When my great grandpa died, the family was invited out to his house, to divide up his belongings. I was pretty young at the time, but I remember driving out to New Hampshire for it. I've never seen a house like his before or since. Every room, every hall, every inch of the place, he'd built in bookshelves, from floor to ceiling. It was amazing. I don't remember any squabbling, just everyone looking at book after book. And one book was a diary of an ancestor who'd gone out west in the covered wagons ... the family sat around as a group looking at that, and one person took it to get it transcribed and share it with everyone. I still have some of the books of cartoons that were picked out for me that day.

It's really the only memory of him that I have at all, which is funny since it's not of him, but rather the way he lived. That, and one photo of the two of us walking hand in hand away from the camera into a field, me a wobbly toddler, him a giant bent over to reach my hand.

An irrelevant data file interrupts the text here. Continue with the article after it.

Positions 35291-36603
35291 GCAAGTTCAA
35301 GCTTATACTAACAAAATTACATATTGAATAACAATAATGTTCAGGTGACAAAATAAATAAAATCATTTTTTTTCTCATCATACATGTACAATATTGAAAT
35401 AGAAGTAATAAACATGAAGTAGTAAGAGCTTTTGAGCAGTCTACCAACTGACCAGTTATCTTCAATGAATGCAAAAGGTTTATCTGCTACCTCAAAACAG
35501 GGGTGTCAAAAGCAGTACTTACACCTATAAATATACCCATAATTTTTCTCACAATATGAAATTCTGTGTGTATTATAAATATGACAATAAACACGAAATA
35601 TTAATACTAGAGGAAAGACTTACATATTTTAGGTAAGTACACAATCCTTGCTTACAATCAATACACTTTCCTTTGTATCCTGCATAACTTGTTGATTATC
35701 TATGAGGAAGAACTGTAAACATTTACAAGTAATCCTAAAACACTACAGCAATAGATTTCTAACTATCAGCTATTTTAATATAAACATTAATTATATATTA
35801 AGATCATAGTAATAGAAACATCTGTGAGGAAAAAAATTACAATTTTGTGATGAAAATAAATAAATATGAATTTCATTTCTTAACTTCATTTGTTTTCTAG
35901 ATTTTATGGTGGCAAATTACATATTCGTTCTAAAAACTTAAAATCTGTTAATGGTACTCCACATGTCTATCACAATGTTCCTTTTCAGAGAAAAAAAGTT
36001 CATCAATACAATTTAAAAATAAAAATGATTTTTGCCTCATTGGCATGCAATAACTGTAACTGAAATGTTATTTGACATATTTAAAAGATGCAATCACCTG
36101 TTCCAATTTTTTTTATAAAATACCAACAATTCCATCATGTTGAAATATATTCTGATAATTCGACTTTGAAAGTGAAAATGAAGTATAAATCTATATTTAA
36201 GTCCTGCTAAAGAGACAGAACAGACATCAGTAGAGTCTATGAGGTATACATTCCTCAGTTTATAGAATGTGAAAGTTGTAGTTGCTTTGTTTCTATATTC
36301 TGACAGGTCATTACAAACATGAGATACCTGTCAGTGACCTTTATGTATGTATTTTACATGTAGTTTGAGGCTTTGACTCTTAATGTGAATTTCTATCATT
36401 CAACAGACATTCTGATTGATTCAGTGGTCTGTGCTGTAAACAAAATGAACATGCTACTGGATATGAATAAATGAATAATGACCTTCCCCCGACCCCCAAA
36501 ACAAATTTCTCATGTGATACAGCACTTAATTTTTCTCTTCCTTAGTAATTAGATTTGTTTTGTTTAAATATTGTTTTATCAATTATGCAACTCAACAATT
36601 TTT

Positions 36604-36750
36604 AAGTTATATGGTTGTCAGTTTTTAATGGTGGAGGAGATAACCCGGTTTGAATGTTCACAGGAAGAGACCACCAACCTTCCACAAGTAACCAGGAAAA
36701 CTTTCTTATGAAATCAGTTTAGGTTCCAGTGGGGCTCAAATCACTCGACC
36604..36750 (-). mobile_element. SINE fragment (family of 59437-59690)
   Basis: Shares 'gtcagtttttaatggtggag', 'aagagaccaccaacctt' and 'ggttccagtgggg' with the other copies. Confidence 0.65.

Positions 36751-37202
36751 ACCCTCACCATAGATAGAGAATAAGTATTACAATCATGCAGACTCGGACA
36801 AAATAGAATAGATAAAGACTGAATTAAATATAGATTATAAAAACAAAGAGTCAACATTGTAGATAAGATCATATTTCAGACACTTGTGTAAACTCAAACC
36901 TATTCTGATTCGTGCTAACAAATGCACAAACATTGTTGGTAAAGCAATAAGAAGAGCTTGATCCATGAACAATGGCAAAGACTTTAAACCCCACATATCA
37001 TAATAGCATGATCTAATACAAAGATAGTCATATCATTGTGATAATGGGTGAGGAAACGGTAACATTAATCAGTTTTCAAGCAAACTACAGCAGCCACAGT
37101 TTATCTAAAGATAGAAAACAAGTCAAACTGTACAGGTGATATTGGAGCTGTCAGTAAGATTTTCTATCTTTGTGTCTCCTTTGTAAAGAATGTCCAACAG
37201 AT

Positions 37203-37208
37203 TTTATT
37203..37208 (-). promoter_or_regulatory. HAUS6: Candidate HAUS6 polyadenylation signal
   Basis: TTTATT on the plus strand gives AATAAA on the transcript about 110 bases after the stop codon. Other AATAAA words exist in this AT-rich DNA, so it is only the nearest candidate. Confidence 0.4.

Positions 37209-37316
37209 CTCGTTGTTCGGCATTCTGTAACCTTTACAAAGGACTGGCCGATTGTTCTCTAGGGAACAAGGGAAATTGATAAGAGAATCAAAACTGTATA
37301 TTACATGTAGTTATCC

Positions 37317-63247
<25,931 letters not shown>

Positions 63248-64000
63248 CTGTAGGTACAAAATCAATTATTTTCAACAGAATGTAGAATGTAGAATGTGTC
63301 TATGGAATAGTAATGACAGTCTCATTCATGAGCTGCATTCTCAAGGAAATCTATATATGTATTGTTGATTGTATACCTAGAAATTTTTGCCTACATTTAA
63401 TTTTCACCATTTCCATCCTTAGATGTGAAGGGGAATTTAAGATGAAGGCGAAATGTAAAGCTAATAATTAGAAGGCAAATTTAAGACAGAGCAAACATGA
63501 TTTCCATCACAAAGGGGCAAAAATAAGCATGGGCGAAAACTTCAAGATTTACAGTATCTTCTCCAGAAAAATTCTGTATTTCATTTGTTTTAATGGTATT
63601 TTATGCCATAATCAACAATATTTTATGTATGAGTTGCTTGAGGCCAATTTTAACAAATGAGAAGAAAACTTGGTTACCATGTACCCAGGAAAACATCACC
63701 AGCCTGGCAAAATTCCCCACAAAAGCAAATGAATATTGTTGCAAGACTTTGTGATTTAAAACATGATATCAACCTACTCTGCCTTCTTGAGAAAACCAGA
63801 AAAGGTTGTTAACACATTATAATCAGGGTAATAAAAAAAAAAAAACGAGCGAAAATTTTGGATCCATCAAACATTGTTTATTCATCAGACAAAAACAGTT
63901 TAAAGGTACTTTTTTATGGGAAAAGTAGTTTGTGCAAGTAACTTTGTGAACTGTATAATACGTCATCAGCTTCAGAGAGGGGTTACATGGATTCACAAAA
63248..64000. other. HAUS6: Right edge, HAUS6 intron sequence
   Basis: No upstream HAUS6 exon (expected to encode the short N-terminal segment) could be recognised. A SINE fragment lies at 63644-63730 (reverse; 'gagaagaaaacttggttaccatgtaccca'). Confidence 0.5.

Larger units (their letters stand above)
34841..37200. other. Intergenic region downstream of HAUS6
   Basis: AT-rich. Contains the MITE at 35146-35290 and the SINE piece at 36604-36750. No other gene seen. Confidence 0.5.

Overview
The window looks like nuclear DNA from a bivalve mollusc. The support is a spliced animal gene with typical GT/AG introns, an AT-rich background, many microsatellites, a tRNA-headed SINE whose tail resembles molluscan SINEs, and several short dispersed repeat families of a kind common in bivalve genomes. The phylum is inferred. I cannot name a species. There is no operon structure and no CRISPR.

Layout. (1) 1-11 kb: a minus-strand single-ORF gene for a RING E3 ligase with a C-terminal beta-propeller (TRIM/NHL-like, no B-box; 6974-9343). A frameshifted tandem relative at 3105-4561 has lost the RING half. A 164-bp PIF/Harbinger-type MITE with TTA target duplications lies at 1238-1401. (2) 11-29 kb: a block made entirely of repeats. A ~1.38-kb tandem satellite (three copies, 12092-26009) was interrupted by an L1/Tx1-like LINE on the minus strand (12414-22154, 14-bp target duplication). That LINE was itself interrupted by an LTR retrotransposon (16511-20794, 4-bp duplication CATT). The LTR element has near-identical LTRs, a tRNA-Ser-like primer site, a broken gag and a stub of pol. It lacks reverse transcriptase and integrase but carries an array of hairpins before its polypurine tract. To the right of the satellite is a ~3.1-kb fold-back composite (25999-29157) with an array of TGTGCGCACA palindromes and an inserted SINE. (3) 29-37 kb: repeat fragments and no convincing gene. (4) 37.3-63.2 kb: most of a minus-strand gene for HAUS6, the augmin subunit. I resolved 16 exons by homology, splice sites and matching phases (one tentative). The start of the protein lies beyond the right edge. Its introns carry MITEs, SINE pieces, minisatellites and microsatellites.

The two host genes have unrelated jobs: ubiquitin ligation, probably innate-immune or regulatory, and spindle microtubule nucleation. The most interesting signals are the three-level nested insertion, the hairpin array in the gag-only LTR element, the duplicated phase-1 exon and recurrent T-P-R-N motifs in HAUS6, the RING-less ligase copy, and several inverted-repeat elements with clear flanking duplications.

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Fenris Donating Member (1000+ posts) Send PM | Profile | Ignore Mon Mar-27-06 08:41 PM
Response to Reply #22
53. That sounds like a lovely photo.
:hug:
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Redstone Donating Member (1000+ posts) Send PM | Profile | Ignore Sun Mar-26-06 11:22 PM
Response to Original message
23. Well said. Sorry you had to go through that.
Redstone
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Fenris Donating Member (1000+ posts) Send PM | Profile | Ignore Mon Mar-27-06 08:41 PM